But when Chetty published his first map of high and low social mobility in The New York Times in 2013, I immediately pointed out that his findings of regions with strong upward mobility were simply white places, like the upper Great Plains and Utah. And his low upward mobility spots were black regions like the Cotton Belt or American Indian reservations. This is because blacks and Native Americans regress toward lower mean incomes than whites.

Ever since, I’ve probably developed more insights from Chetty’s data than he has. The Indian-born savant is not a particularly acute analyst of this country. But he is a prodigious compiler of data that previously had been thought off-limits due to privacy rights.

Chetty’s methodological brainstorm was to forge relationships with federal agencies like the Internal Revenue Service and the Census Bureau so that they would provide him with individual data, such as your tax returns, but in “anonymized” form.

So far, I haven’t heard of any scandals about leaks of personal information from Chetty’s operation, so the feds appear right to have trusted him.

Chetty then linked information from different bureaus using an anonymized version of your Social Security number, so he knows what your income is from your 1040 and what your race is from your Census form. He knows who your kids are from whom you claimed as a dependent in the 1990s, what college they went to, if they were involuntary guests of correctional facilities on the day of the 2010 Census, and how much income they earned up through 2015.

He’s built a database of 21 million Americans born between 1978 and 1983. He knows their parents’ incomes for 1994–2000 (when the kids were between 11 and 22 years old), if they were in jail on April 1, 2010, when they were about 30, and how much income they reported in 2014–2015 when they were in their mid-30s.

Here’s my graph of Chetty’s crucial findings:

If you don’t believe my graph, The New York Times published a fairly similar graph of the same data in 2018, and Chetty created his own graph. My graph is more self-evident, but it’s the same shape as the other two.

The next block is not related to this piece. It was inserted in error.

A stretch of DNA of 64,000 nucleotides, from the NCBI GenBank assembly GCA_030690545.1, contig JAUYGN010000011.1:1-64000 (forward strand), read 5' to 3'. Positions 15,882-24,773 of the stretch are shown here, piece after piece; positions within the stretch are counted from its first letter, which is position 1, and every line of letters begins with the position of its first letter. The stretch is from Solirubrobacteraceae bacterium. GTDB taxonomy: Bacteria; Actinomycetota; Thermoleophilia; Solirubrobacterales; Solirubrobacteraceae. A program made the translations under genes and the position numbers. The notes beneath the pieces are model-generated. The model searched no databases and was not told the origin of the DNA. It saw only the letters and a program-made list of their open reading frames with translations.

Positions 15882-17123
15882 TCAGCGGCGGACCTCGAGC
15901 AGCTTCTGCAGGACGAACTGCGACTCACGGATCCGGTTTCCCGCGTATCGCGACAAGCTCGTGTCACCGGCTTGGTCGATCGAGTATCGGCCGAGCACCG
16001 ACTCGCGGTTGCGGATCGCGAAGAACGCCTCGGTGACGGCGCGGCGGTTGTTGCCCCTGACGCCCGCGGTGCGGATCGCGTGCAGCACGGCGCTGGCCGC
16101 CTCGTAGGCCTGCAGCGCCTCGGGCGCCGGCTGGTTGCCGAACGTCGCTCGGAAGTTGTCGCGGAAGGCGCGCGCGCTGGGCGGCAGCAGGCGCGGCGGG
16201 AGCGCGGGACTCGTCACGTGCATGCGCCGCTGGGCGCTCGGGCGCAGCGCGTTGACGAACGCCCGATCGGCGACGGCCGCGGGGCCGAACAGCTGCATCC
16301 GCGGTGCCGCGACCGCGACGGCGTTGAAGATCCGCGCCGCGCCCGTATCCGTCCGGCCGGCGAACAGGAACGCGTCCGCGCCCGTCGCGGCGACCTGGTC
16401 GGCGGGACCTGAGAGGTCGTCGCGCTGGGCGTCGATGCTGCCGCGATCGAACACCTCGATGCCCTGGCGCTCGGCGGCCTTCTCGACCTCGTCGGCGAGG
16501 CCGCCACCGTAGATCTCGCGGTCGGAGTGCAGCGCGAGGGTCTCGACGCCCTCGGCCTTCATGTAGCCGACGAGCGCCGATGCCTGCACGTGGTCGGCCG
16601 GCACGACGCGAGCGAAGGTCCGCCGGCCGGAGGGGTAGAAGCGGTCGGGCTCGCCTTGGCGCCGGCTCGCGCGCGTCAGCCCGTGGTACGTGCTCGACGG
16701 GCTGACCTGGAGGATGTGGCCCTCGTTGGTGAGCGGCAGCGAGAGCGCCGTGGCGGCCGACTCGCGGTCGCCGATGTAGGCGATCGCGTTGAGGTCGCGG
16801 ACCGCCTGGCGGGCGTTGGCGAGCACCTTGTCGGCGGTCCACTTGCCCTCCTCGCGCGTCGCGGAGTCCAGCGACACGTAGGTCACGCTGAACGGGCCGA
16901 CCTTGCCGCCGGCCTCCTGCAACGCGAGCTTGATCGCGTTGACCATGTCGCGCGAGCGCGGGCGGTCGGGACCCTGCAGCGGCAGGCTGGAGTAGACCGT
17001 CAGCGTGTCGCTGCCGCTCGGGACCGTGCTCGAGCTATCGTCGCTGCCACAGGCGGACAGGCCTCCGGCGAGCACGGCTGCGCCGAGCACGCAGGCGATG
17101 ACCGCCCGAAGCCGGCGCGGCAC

By the way, I don’t know why Chetty didn’t make available to the public the Hispanic imprisonment rate. Perhaps framing his data solely as black vs. white makes more plausible-sounding racist, antiwhite interpretations such as the NYT’s hilarious headline on Chetty’s findings: “Extensive Data Shows Punishing Reach of Racism for Black Boys.”

The fact that Hispanics have improved their relative law-abidingness while blacks have not is an unwelcome distraction for Chetty’s career prospects.

The horizontal axis represents their parents’ income in 1994 to 2000 by percentile of the entire population. Each single percentile represents 213,000 Americans born around 1980.

In case you are wondering, Chetty is using the same income scale for both blacks and whites. Thus, in the highest percentile, the “One Percent” of Occupy Wall Street demonology, there are 186,600 whites and only 1,800 blacks.

The left vertical axis is the percentage of the parents’ sons who were incarcerated on April 1, 2010, when they were 26 to 32 years old. Among black men (black line) raised in the lowest percentile of parental household income, over 21 percent were locked up vs. over 6 percent of white men (blue line) raised in the same extreme poverty.

For both races, incarceration rates fall steadily with increasing affluence of upbringing. Among whites, only 0.2 percent of sons of the One Percent were in the slammer. Among blacks, the lowest percentage (1.6 percent) is found in the 98th percentile, before the incarceration rate rises in the two highest-income percentiles.

This curious anomaly could just be due to statistical noise. In the top two percentiles of upbringing reckoned across all races, there were only about 2,100 youngish black men altogether and roughly 45 of them were under lock and key.